I have thought a lot about what makes representations of violence OK, but not human sexuality.

This is something that has been bothering me for a very long time. In Chris’s example, why is revenge porn block yet something like gun control likely is not? We’ve decided that the word porn should not be allowed in the academic realm, yet guns are perfectly A-ok!

A local LA news station did an “exposé” on my library system (you can see a few of the clips here: https://www.nbclosangeles.com/news/local/Porn-at-the-Public-Library-457872613.html). Naturally, they sensationalized the story to elicit outrage from the public. Although it’s freaking hilarious to me that the county library says they filter “the most sexually explicit” websites yet you can access PornHub. :thinking::roll_eyes::crazy_face: The former City Librarian here was adamant about not filtering internet at the library, but I know our current City Librarian has been a bit of a weeble on the issue. I’m really hoping he doesn’t cave & the city council don’t reverse their decision. At the time these new stories were running I heard lots of librarians who were in favor of filtering the internet & I got a lot of wonky looks when I made arguments against it. People like to always fall back on “But what about the children?” As much as I know I have solid arguments against that, I’m always wary to unleash them as someone with no children and no plan to ever have any children. Also, it’s interesting to note that staff internet is filtered here… but our public internet is (currently) not. I legitimately got a block notice when I tried to access a site about green/net zero energy home building… I’m still wondering what the hell triggered the filters on that one.

When I worked at a university library I worked in course reserves. We purchased straight up hardcore porn DVDs for one of the courses. Some people in my department were all up in arms about it saying the “university shouldn’t be supporting things like porn” et al. But from what I remember, the course had something to do with the different ways women are portrayed in media, so I can absolutely understand why those materials could add to the discourse.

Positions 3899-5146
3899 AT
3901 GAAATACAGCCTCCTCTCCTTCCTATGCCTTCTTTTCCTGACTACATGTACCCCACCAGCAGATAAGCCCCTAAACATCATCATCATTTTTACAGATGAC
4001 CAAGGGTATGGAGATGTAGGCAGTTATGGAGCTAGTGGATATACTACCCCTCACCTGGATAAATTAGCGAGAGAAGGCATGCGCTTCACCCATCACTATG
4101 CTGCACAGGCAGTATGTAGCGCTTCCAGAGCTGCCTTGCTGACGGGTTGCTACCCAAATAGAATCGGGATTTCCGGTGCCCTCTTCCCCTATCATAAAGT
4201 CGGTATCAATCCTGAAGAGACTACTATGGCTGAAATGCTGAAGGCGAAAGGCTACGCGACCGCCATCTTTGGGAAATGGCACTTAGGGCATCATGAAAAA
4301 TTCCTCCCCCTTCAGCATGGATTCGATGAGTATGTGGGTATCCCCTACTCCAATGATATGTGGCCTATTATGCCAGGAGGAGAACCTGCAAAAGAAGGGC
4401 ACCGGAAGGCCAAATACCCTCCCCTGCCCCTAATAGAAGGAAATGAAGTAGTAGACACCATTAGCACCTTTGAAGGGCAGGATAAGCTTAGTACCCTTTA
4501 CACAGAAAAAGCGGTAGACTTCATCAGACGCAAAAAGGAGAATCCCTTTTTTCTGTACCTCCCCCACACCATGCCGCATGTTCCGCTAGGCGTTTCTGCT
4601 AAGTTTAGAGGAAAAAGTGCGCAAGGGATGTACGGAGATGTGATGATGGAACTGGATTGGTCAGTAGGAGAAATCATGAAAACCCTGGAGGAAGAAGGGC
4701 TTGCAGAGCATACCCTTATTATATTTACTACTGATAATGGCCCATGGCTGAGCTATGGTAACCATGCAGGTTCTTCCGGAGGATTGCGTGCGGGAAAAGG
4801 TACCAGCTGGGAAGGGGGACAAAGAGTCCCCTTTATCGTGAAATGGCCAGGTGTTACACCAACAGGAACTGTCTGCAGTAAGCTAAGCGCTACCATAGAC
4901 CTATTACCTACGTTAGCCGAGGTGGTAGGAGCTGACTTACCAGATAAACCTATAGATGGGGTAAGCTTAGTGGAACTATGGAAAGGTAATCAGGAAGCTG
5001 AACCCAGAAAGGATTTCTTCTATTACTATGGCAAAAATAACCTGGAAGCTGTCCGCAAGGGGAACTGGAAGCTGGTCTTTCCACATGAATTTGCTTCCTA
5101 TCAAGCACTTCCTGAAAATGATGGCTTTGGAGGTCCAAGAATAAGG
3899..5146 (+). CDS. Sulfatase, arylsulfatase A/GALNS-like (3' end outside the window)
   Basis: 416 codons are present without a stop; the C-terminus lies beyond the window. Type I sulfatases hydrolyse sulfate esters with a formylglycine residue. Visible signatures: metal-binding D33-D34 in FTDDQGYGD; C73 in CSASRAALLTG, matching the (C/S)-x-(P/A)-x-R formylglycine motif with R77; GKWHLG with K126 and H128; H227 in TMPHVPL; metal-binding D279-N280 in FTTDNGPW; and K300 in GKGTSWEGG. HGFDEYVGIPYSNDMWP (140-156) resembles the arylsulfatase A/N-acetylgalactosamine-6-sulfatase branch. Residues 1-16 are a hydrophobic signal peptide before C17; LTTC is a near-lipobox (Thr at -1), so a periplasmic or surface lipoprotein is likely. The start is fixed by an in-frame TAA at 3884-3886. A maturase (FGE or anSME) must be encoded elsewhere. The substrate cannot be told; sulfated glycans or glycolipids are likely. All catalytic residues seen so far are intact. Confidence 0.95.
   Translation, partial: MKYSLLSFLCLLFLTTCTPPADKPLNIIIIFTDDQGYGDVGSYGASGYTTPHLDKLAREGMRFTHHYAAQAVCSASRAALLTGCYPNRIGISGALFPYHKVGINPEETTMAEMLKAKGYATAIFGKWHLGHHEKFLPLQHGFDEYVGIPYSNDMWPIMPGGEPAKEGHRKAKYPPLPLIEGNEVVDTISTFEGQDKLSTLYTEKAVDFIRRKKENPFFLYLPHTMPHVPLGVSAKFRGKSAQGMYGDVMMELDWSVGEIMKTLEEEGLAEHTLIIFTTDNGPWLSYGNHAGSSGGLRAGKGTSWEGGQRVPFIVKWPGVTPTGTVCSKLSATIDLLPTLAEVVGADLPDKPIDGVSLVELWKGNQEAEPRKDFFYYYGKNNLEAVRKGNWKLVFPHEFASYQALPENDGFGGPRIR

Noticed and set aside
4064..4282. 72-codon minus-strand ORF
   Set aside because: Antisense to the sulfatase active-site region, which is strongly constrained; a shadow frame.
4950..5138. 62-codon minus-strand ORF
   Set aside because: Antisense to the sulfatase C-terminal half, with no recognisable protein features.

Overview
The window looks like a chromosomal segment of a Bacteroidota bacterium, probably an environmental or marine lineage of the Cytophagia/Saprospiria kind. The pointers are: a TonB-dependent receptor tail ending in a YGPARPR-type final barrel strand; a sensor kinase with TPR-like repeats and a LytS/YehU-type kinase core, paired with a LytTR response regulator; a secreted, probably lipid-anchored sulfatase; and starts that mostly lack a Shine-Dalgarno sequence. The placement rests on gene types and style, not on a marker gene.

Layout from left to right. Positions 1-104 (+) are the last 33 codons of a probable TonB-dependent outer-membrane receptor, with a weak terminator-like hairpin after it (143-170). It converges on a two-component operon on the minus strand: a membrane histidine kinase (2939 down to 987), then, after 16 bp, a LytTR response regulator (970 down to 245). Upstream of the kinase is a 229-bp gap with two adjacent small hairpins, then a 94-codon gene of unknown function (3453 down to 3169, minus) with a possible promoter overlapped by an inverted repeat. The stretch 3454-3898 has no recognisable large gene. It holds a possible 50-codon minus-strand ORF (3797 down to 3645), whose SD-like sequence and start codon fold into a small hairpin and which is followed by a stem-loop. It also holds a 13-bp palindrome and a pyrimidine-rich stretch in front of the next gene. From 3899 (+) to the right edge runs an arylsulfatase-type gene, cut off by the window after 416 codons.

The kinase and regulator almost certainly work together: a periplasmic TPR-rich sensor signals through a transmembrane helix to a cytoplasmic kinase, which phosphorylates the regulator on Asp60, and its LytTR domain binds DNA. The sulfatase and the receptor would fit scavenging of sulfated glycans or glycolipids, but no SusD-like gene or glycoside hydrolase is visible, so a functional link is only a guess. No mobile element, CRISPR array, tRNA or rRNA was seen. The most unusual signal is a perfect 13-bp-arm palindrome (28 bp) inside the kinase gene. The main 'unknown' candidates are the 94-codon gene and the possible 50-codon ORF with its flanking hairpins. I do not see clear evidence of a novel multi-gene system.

Internet filters are like those people who want to sweep all uncomfortable topics under the rug & pretend they just don’t exist, even if that is detrimental to people’s privacy & academic pursuits.

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Chris’ lecture made me think of a number of issues that impact our broader community, but I also think of how redlining impacts the students at my college. I think of how redlining can impact their access to affordable housing. The cost of real estate and rent in San Francisco has made it unsustainable to live for many SF city residents. Many have been displaced by tech workers that can afford to pay the outrageously high rents. Being at a community college, our students vary in socioeconomic status, ethnicities, races, gender identities, sexual orientations, religions……Imagine not being able to afford access to the internet, food, textbooks, affordable housing and continue to succeed in their courses. I had a student that said she lived in a studio apartment with her parents and 3 sisters. I have students that tell me that they can’t rent the textbook I helped them find because they don’t have a mailing address because they live in their car. I have a student that failed my online class because he tried to do it all from his phone because he didn’t have internet access at home [I tried to refer him to other resources]. There are many happy successful stories, too. I promise. Chris’ talk brings up lots of thoughts. I don’t know what the answer would be to how to fight redlining. Perhaps raising awareness so that people get good and pissed off enough to fight against big corporations like Facebook. In the news yesterday, a group of Facebook users sued Facebook in San Francisco’s federal court over the discrimination (filtering) of housing ads in Facebook’s Marketplace. The plaintiffs refer to Facebook’s use of multicultural affinity to exclude specific groups. As Chris mentioned, Facebook was supposed to stop using ethnic affinity, but I guess they really didn’t. My experience so far, living in San Francisco, is that corporations like Google and Facebook get what they want. Hopefully, enough attention can impact them in ways that brings attention to issues like redlining, particularly as it pertains to access to housing.

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“protect kids”